(Un)Plugging the Wikileak

(Un)Plugging the Wikileak

Well, here it is a bit after the big Wikileaks leak, and the world is still here. Countries are still talking to each other, no one has declared war on anyone else, no “heads have rolled,” and there haven’t even been any divorces reported – yet.

Actually, the hype preceding the actual release of the documents seemed to be greater than the sum of the several hundred of 250,000 or so documents that Wikileaks plans on eventually releasing. The first batch was released on its special “Cablegate” website on November 28th. It’s called Cablegate, of course, because the leaked documents are largely cables that were sent from U.S. embassies, consulates, and diplomats around the world to the State Department, via SIPRNet, the Secret Internet Protocol Router Network, a special under-the-radar internet run by the U.S. Defense Department. Not under-the-radar enough, apparently – according to the guy who allegedly handed the documents over to Wikileaks, a U.S. soldier, it was “childishly easy” to get access to the cables (the whole leak story is documented here.

Based on the press reports so far, the Cablegate documents don’t contain any real bombshells; most of them contain information we already kind of knew (of course Saudi Arabia and the Gulf states, along with Israel, want to eliminate Iran as a threat, and the U.S. had to bribe countries into taking Guantanamo detainees – why else would they take them?). But of course, things are different when you see them in print or online. On the other hand, we’re only at the beginning of the process – a mere few hundred of the promised 250,000 plus documents have been released so far. It’s possible the Wikileaks people are saving the “juicy” stuff for later.

Whether the initial fears pan out – that the Cablegate documents will cause all manner of international mischief and even endanger the lives of those named (and those suspected of being the ones not named) as sources, the cat is out of the bag, and there’s no chance of stuffing it back in. What does it all mean? Well, the news media (especially the “Chosen” outlets, like the Guardian and the New York Times) will tell you what they think you ought to know. But Cablegate is all about power to the people – and there’s no reason you shouldn’t be making your own decisions on what content is important and what isn’t.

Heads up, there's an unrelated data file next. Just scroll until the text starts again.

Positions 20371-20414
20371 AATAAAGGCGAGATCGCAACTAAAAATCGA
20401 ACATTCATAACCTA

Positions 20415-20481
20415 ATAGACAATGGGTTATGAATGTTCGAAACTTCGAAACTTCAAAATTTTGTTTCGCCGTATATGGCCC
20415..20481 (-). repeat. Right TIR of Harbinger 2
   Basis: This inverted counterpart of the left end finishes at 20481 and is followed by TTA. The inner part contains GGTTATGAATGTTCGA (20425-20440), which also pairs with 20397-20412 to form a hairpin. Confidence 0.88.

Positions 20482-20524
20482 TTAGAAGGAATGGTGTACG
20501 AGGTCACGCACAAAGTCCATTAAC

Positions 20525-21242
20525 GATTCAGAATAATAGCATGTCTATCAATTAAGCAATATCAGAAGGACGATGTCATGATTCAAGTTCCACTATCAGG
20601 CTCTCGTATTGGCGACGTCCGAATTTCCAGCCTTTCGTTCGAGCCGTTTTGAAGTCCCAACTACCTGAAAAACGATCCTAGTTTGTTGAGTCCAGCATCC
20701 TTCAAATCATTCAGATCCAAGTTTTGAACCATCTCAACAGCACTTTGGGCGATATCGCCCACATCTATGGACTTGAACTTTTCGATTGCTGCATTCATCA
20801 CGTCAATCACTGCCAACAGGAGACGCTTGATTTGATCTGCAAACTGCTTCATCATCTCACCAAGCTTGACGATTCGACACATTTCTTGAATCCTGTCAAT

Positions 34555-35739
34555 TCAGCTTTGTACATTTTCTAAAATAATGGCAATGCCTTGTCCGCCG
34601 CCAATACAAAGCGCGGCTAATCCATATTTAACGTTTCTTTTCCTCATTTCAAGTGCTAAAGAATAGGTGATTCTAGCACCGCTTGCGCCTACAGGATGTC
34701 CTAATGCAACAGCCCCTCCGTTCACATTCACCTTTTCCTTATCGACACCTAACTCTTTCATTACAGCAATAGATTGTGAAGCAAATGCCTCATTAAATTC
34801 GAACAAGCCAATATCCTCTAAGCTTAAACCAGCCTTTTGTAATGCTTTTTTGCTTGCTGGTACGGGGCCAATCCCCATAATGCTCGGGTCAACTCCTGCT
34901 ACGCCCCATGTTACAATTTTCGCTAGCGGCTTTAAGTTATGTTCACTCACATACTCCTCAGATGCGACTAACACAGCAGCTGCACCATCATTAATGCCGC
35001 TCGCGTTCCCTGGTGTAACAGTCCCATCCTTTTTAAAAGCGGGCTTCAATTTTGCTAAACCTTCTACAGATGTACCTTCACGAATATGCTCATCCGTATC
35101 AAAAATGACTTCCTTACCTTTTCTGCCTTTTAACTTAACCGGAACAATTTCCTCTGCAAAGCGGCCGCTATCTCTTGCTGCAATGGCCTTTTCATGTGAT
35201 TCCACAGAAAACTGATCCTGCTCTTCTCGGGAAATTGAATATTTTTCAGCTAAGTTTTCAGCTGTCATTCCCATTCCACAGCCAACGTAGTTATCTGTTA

There are several sites on the internet that have begun to try and organize the information that has been released so far, like the Guardian’s blog page, which has an index of which embassy the cables were sent from and when, the subject matter, graphics of where the data relates to, and other interesting information. But not the contents of the cables themselves. The Guardian is one of the papers chosen to disseminate the information, and in what seems to me to be a restriction completely at odds with the spirit – and fact – of Wikileaks’ releasing the data to the public, the Guardian won’t let you download the cables from their site, just information on who sent what to whom, when, and on what subject.

I would suggest downloading your own copy of the archive itself; Wikileaks offers a torrent of the full archive released so far, which you can download using an application that supports Bittorrent downloads. Remember, Wikileaks has only released a few hundred of the promised documents so far, so the archive isn’t all that big – just a few megabytes or so. You can also find alternative copies of this archive on various torrent download sites around the internet, as well as a torrent of a download of the full Wikileaks site itself, which several enterprising folk pulled when Wikileaks reported that its site was getting attacked (just do a search for “Cablegate torrent” and you’ll find plenty of hosts to download the archive from).

I’d suggest going with the latter; the unzipped torrent downloaded directly from the Wikileaks site was pretty bare-bones, and although it is in HTML format, for use with a web browser, my copy was missing an index, or home page file – meaning that I got annoying boxes instead of graphics, and not very pleasant looking pages. The archive of the full site itself I got from a third-party site was much nicer looking. With either version, you can use your operating system’s search engine to narrow down the data you want – Israel, Iran, sex (don’t bother, because it looks like they cut out all the good parts). You can also get updates on the latest releases and other useful information at the Cablegate Facebook page (the comments are quite interesting; not everyone, it appears, believes that Wikileaks is really on the peoples’ side).

Regardless, you will now have the same information the folks at the Guardian and the Times have, and you will be able to read for yourself what the brouhaha is all about. Or will you? It’s possible that the reason the documents are having a much more mellow impact than expected is because they are much more mellow than they are supposed to be. Many of the cables as published by the site contain a disclaimer: “This record is a partial extract of the original cable. The full text of the original cable is not available.” Huh? I thought this was about no-holds-barred, out in the open, give the people what they want journalism? Did someone “get” to Wikileaks’ publisher Julian Assange? How is it that this guy is actually still walking around after revealing this sensitive data – much less the scandalous (for the U.S. government) information he released earlier this year about Iraq? This sounds like a story that needs to be investigated by a dynamic, gimme the truth no matter how bad it hurts kind of website – like Wikileaks?

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